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Cordy Glenn: How Would He Fit with Dallas Cowboys?

ATHENS, GA - NOVEMBER 29:  Wide receiver A.J. Green #8 (L) and offensive lineman Cordy Glenn #71 (R) of the Georgia Bulldogs congratulate Mohamed Massaquoi #1 after one of his three first half touchdowns during the game against the Georgia Tech Yellow Jackets at Sanford Stadium on November 29, 2008 in Athens, Georgia.  The Yellow Jackets beat the Bulldogs 45-42.  (Photo by Mike Zarrilli/Getty Images)
Mike Zarrilli/Getty Images
Jonathan BalesAnalyst IJanuary 31, 2015

A lot of you know I am (really, really) high on Stanford guard David DeCastro.  Of all legitimate options for Dallas at No. 14, he’s the top guy on my list.  He’ll likely be the best player available, in my opinion, and he fits a major need.  

On top of that, there’s a wide gap between DeCastro and the next best interior lineman in this draft.  To exemplify this gap, I wanted to take a look at a prospect many consider to be the No. 2 guard on the board—Georgia’s Cordy Glenn.

My scouting report for Cordy Glenn is posted here at the NY Times.  Here’s a portion of that post:

Cordy Glenn (#71) is a mammoth offensive guard at 6'5", 348 pounds.  He actually played left tackle in 2011, but at his size and with his skills, he projects as a guard in the NFL. He could possibly fill in at tackle in a pinch, but he’s an interior lineman through and through.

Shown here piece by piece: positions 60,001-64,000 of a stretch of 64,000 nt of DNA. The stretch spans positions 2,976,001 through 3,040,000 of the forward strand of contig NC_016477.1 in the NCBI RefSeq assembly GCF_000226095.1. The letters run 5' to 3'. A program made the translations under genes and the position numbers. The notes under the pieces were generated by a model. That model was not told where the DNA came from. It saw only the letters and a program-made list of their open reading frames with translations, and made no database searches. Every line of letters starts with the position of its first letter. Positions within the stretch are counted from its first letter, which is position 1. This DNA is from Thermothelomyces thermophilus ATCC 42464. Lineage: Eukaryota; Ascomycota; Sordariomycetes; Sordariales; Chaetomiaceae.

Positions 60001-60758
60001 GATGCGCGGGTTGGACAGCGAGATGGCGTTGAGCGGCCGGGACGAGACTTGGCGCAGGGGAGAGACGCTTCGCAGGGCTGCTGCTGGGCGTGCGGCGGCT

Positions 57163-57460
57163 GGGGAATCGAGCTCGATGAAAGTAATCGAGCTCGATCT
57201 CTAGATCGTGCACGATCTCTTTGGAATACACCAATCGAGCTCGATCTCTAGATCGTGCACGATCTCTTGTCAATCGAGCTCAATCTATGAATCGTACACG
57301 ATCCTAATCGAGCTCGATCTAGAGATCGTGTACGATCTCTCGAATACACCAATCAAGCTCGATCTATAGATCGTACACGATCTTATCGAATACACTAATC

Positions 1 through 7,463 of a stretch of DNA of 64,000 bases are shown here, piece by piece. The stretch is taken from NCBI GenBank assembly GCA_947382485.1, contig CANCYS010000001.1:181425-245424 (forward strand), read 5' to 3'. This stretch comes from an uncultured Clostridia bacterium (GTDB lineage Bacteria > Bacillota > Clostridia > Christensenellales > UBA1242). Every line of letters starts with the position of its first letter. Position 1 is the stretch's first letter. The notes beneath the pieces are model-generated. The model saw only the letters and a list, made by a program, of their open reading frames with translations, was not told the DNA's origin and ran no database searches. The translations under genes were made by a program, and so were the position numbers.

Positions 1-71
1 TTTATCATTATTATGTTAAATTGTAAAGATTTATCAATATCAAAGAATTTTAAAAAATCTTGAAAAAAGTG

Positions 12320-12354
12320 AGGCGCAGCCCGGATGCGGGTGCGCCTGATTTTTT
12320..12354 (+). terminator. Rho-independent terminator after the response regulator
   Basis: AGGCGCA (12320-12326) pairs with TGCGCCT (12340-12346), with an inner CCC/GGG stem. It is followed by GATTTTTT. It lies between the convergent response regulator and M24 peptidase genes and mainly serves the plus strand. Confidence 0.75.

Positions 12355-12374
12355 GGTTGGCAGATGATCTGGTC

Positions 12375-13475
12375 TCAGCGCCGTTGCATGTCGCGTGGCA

Glenn plays aggressively and with a bit of an attitude (a good thing).  You can see his pure strength and aggressiveness at the 56-second and 3:36 marks in the first video below. That clip, from 2010 and with Glenn at left guard, is probably better film to study than the 2011 clips in which Glenn is at left tackle.

Because of Glenn’s impressive strength, he flourishes in tight areas.  He uses this strength with an effective hand punch, warding off defenders inside.  Overall, however, Glenn’s mechanics are poor.  He loses leverage quite often, firing off the ball too quickly in the running game.  He comes out off balance, overextending and falling to the ground (see the 1:17 mark).

 

For Dallas, I’m not sure Glenn really fits.  One of the trends we witnessed in Dallas’ first draft under Jason Garrett last year was an emphasis on versatility, and I think we’ll see that continue.  

Glenn can be a force in the running game (and perhaps the team will want to try to bolster their short-yardage efficiency with a power guard), but he’s not the type of player I would label as versatile.  He’s an option in the second round if he drops, but I doubt he’ll land in Big D.

Previous Scouting Reports

Michael Brockers, DT/DE, LSU

Devon Still, DT/DE, Penn State

Courtney Upshaw, DE/OLB, Alabama

David DeCastro, G, Stanford

Melvin Ingram, DE/OLB, South Carolina

Quinton Coples, DE, UNC

Janoris Jenkins, CB, Florida/North Alabama

Mark Barron, SS, Alabama

Morris Claiborne, CB, LSU

Whitney Mercilus, DE/OLB, Illinois

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